LONDON — US President Donald Trump is considering launching what would amount to an international trade war by imposing significant tariffs on major exporters of steel and other goods, reports suggested on Friday.
News site Axios reports that Trump essentially intends to penalise China for what he sees as the country deliberately flooding the market with cheap goods, thus making American products uncompetitive. However, Axios suggests Trump favours blanket tariffs on imports, regardless of where they come from.
Any imposition of tariffs would inevitably impact other major allies of the US including Canada, Germany, Japan, Mexico, and the UK.
Things could be particularly bad here in the UK because the USA is our biggest export partner on a nation-by-nation basis (technically the EU is bigger). Britain sending £96.4 billion worth of goods and services to the US every year, and the country is also the UK’s second biggest import partner, with close to £60 billion worth of goods going and services the other way each year.
Trump’s reported tariff would be 20%, which on the basis of a very simple calculation could cost the UK close to £19 billion annually. That said, it is highly unlikely that a 20% tariff would be levied on every single type of export, and the mathematics of trade is much more complicated than a simple one-off fee. But the figure gives a sense of just how detrimental a trade war could be for the UK.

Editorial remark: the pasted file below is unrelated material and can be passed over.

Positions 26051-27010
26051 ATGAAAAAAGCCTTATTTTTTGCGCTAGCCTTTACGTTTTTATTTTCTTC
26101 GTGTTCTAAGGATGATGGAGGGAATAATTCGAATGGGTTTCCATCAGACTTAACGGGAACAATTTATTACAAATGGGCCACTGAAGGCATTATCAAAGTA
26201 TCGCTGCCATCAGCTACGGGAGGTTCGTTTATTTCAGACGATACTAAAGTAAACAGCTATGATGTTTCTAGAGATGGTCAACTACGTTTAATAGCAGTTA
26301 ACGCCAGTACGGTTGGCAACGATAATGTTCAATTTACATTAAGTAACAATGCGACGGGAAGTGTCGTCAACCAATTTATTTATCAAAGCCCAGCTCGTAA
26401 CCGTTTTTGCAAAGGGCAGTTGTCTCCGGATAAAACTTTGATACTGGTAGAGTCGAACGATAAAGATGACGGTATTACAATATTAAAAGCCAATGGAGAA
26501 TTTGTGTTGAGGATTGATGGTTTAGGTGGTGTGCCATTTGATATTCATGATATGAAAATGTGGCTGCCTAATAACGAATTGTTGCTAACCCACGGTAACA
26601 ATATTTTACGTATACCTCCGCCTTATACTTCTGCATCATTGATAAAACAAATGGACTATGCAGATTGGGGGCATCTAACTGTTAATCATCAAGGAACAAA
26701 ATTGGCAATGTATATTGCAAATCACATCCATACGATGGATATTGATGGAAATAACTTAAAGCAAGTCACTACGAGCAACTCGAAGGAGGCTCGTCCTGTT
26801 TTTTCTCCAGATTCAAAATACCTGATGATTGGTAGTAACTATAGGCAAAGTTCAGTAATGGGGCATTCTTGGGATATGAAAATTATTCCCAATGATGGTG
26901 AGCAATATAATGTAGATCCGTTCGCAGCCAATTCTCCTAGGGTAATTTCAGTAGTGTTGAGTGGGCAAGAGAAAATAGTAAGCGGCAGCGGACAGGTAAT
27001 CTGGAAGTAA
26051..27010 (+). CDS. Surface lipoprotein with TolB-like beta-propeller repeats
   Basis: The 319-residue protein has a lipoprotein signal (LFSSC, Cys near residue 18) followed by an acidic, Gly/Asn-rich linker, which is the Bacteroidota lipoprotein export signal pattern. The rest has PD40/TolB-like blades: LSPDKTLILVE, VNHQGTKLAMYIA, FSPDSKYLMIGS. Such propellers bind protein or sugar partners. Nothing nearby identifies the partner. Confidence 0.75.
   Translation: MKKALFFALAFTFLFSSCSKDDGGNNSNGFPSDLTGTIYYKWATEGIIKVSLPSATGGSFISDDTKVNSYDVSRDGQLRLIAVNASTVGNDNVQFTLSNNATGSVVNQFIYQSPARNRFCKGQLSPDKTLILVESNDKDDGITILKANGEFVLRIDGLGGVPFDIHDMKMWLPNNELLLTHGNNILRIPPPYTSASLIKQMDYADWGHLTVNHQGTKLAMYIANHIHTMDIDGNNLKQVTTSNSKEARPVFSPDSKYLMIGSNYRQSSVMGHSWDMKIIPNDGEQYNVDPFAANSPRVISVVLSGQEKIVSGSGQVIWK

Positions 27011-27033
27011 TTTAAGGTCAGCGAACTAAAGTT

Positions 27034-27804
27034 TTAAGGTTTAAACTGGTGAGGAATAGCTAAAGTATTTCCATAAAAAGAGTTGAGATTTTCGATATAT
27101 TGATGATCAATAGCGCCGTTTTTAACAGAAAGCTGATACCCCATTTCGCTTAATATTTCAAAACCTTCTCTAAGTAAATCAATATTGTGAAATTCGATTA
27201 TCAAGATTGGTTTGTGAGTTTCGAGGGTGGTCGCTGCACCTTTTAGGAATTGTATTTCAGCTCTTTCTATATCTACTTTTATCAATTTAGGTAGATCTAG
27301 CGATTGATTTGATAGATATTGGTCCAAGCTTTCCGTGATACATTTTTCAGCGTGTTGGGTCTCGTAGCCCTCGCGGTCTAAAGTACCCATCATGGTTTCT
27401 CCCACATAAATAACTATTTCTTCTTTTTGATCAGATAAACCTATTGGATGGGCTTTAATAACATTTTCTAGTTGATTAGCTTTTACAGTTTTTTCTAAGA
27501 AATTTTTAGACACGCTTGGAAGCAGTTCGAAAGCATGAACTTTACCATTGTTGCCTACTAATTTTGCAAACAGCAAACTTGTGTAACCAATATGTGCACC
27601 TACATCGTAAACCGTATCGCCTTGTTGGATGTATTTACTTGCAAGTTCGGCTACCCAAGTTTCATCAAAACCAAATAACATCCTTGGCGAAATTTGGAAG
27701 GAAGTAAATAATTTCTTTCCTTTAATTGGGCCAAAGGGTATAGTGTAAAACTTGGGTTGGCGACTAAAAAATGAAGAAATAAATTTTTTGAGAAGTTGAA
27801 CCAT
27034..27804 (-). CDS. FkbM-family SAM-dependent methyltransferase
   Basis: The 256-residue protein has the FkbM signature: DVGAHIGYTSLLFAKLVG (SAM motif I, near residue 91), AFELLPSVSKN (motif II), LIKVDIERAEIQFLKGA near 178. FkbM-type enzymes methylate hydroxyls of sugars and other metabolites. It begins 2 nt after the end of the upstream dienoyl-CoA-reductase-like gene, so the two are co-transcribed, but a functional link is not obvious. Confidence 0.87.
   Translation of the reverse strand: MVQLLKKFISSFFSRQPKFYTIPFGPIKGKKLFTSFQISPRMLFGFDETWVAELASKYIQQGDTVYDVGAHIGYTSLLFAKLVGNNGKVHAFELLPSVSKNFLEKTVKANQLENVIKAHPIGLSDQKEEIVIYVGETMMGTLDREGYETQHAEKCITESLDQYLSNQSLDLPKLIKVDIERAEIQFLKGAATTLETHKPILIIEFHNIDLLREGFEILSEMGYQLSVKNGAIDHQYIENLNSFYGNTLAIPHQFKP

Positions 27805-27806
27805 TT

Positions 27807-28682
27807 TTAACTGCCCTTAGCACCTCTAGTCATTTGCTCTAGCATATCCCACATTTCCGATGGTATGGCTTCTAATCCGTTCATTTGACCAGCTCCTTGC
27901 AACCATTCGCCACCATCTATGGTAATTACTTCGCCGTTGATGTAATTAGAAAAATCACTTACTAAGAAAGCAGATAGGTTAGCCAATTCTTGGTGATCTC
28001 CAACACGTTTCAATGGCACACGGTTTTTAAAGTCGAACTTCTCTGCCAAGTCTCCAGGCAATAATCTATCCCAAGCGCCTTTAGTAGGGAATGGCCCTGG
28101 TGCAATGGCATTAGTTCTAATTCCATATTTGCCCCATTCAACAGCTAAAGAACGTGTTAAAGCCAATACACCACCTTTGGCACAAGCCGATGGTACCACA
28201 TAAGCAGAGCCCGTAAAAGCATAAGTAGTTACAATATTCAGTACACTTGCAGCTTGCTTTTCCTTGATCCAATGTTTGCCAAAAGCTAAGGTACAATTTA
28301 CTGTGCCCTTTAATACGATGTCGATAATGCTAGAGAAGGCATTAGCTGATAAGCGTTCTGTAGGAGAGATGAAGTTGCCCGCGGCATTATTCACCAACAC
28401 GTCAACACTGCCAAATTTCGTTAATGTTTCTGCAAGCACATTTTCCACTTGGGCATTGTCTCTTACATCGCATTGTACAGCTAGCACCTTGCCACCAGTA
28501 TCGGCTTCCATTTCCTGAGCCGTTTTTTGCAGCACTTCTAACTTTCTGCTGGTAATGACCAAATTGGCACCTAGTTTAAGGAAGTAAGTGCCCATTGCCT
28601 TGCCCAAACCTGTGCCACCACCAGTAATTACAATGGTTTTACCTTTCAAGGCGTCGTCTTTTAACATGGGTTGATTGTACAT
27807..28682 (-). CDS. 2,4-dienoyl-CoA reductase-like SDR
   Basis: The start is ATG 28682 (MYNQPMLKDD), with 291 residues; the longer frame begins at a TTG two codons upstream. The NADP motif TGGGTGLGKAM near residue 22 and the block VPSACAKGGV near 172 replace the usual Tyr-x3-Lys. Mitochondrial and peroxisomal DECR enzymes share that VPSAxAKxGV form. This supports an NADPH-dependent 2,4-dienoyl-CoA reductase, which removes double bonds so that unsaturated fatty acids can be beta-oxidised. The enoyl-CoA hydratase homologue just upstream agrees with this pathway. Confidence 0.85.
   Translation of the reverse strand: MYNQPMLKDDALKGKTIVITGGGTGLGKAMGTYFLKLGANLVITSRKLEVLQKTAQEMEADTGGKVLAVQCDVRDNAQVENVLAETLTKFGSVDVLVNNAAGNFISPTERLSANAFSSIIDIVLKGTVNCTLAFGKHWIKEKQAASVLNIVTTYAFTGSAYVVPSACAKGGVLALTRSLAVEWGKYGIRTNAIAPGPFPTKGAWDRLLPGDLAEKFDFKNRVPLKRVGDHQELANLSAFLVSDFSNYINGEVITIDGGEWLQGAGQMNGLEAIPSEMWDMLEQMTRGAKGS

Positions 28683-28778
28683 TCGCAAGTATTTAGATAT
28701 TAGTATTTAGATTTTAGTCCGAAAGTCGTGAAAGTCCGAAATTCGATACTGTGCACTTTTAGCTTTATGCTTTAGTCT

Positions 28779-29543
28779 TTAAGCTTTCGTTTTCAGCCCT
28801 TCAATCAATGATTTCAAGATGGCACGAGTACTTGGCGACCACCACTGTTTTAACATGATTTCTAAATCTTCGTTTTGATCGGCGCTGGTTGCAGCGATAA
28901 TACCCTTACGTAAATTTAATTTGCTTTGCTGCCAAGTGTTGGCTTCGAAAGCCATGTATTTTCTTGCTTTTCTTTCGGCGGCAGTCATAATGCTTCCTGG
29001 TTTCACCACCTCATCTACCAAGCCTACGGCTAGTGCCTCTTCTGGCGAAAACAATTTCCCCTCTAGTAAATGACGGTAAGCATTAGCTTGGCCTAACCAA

Steel could suffer
Steel is the top of Trump’s tariff agenda, Axois reports, and Britain’s already struggling steel industry could be one of the worst impacted by any “friendly fire” from the policy.
The plight of the Port Talbot plant in Wales was headline news last year when Indian owner Tata announced plans to sell the plant citing “imports of Chinese steel, high energy costs and weak demand,” as reasons why it was unsustainable. The plant was eventually rescued, but problems remain.
Trump’s planned tariffs could reopen barely healed wounds for British steel. Britain exports roughly 7% of its steel production — worth around £330 million per year — to the United States, according to a recent article in the Daily Telegraph. £66 million of value could be lost if Trump were to enforce the 20% he reportedly plans.
“The UK sector is entirely supportive of measures taken to tackle dumping of steel products and unscrupulous trading practices but this move has the potential to go much further than necessary,” UK Steel’s director Gareth Stace told the Telegraph earlier in June.
Even if Trump chose to selectively levy a tariff, targeting only China, Britain could still be affected. In theory, Chinese firms could seek to sell more of their goods to other markets, including the UK. Chinese steel is far cheaper than British, so fears about the UK industry losing out would likely resurface.